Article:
An insight taught by tragedy Author: With humor and tenderness, Allan Gurganus nurses the memories of an address book full of friends lost to AIDS.

November 07, 1997|By Laura Lippman | Laura Lippman,SUN STAFF

As Allan Gurganus heads out for a book tour in support of his first full-length novel in eight years, he knows that fans of his first book, "Oldest Living Confederate Widow Tells All," may be a bit, um, taken aback by the new one, "Plays Well With Others" (Alfred A. Knopf, $25).

The first was exactly what it purported to be: The fictional Lucy Marsden told readers everything about her life in a highly original voice that captivated most critics and many readers.

"Plays Well With Others" is a title that plays on many levels, not excluding the double-entendre. It is the story of three friends who come to New York in the early 1980s. Writer, artist, composer. Gay, heterosexual, bisexual. Two die from AIDS, one doesn't. The survivor is the writer, Hartley, who lives to tell their story.

Although the work is not autobiographical, Gurganus, now 50, lived in New York during the same period, while teaching at his alma mater, Sarah Lawrence. He had come to writing by a circuitous route: One of four sons of a Southern father and Yankee mother, he studied art in Philadelphia, then dropped out of school, Vietnam-ripe.

Drafted in 1967, he served on the USS Yorktown, which happened to have a well-stocked li- brary. Hooked by Henry James' "The Portrait of a Lady," this self-described autodidact decided he would teach himself to write by trying to turn out Jamesian sentences.

Three years and 1,200 books later -- yes, he kept count -- Gurganus left the Navy and attended college on the GI bill,

studying creative writing with Grace Paley. He would continue to have great luck with his teachers; at the Iowa Writers Workshop, his instructors included John Cheever and Stanley Elkins.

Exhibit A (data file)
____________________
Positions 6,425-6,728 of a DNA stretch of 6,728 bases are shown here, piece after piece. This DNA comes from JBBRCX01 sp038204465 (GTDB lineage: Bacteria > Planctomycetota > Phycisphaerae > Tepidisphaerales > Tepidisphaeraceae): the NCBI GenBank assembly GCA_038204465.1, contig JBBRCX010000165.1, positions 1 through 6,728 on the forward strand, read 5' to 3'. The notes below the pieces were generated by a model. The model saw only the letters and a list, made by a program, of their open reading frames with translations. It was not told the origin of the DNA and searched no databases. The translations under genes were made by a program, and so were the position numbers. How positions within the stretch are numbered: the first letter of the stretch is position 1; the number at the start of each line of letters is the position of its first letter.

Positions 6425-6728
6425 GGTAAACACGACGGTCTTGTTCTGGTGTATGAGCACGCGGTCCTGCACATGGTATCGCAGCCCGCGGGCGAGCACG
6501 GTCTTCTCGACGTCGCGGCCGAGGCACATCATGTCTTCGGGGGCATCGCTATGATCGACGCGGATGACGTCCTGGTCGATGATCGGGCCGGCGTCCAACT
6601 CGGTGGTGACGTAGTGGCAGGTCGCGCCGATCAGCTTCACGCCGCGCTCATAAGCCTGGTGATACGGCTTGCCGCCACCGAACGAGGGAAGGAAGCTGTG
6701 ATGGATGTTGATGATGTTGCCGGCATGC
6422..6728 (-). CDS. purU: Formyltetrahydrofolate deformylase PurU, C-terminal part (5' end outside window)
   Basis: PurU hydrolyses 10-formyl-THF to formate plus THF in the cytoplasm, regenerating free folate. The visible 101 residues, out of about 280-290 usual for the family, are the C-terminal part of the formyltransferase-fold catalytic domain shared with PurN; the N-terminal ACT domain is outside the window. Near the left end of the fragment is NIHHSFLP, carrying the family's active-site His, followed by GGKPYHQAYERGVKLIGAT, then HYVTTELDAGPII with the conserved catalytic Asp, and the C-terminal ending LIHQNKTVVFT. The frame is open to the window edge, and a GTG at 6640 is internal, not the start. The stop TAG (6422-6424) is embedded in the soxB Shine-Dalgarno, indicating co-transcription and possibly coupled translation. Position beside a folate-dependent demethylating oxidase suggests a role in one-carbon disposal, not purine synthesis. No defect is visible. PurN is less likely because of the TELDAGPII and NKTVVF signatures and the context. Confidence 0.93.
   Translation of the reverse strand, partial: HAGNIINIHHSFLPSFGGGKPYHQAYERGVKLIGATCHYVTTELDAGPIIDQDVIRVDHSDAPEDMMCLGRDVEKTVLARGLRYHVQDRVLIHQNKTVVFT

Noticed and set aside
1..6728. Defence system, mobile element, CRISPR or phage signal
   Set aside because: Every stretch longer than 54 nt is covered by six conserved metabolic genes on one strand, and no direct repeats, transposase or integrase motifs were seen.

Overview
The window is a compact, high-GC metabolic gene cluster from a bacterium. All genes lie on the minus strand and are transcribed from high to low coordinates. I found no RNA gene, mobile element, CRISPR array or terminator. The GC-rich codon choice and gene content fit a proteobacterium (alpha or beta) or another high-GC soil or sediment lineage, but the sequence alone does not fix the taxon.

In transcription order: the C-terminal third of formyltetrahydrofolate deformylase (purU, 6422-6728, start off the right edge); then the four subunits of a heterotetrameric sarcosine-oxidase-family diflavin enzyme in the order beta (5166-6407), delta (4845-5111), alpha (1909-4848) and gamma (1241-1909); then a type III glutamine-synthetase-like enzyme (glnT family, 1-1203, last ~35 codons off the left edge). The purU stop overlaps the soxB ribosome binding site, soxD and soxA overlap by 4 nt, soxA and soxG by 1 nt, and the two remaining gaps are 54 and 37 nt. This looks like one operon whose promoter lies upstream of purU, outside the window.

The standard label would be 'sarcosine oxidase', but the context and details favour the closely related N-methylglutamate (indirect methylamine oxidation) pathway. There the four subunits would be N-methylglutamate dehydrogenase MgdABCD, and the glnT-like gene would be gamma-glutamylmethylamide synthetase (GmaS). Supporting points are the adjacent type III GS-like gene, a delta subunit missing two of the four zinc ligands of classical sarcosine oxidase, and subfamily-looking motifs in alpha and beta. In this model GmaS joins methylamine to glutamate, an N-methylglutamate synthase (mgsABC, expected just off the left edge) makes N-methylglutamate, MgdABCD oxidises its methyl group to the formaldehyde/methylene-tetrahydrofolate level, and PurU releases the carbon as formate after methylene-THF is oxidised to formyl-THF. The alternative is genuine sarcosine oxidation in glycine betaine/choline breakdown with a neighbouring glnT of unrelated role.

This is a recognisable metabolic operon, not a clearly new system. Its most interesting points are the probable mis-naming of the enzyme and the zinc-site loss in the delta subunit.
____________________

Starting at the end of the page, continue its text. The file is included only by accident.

Gurganus will read tonight at 7 p.m. at Chapters, 1512 K St. NW, in Washington. Reached at his home in Hillsborough, N.C., just ++ before his tour starts, his voice on the telephone is much like his fictional voice: funny, voluble, thoughtful, one of a kind. He notes: "People sometimes say they could read a sentence of mine in any context and know it was mine."

Are you worried that some people who loved "Confederate Widow" won't know what to make of "Plays Well With Others"?

I think the two books have lots of things in common -- extremely likable narrators who have survived their generation and more, and who are looking back on sort of a cataclysmic world event with their senses of humor intact. One of the lines I loved from "Widow" was Lucy's line: "He who laughs, lasts." There's a way that Hartley's deprecating sense of humor is like Lucy's.

So this is a comic novel about a serious subject.

I was always interested in writing comically about tragedy. I was partly inspired by reading Shakespeare and Chekhov, who are my two great gods. Dickens, I think, would qualify in that category, too. My mother was one of the funniest people in the world, and I think I inherited those genes.

The word comedy comes from the Greek word, komos, to dance a dance. [Note: Our Webster's says banquet, festival + from aeidein, to sing.] To see the world comically is to see the world with figures head-to-toe in motion, teeming with groups in motion, like seeing figures in a frieze.

When did you start writing this book?

Both my parents died within eight months of each other almost exactly a year ago. I wrote this book in an unbelieveable burst of energy in five months. I have another finished book of novellas, "Recent American Saints"'

That's a pretty amazing turn-around. Did your publisher have a problem with you turning in the novel instead of the expected book of novellas?

I have a wonderful editor, Dan Frank, and he was happy as long as I was sending him pages of anything. It's actually a wonderful situation that you have more books trying to get out than you have orifices to get them through. I have this doctor's waiting room of books all raising their hands, saying "Me next?"

Just like the VD clinic in "Plays Well With Others" where Hartley and the painter, Angie, first meet? "Number 284?"

[Laughing] Yes, exactly.

You've lost more than 40 friends to AIDS. Does there come a point where you stop keeping count, that you can't bear to put a number to it?

Yes. You know, the working title of this was "On Whether to Purge the Dead from One's Address Book."

And the answer is ...

My answer seems to be that you have to keep them listed; to have a constantly changing cast of characters seemed wrong to me. I found a way of keeping their names in the address book and tried to write my novel about this issue. You know, if you live to be 80 or 90, everyone you knew will be dead. By keeping count and keeping them in your mind, you end up assembling this community of the spirit.

I don't necessarily believe there's a literal heaven, but at the moment of death it must be extremely comforting to picture the faces of the 45 closest friends, to know you're going where they are -- up to, and including, nowhere. It's wonderful to know how present the dead really are.

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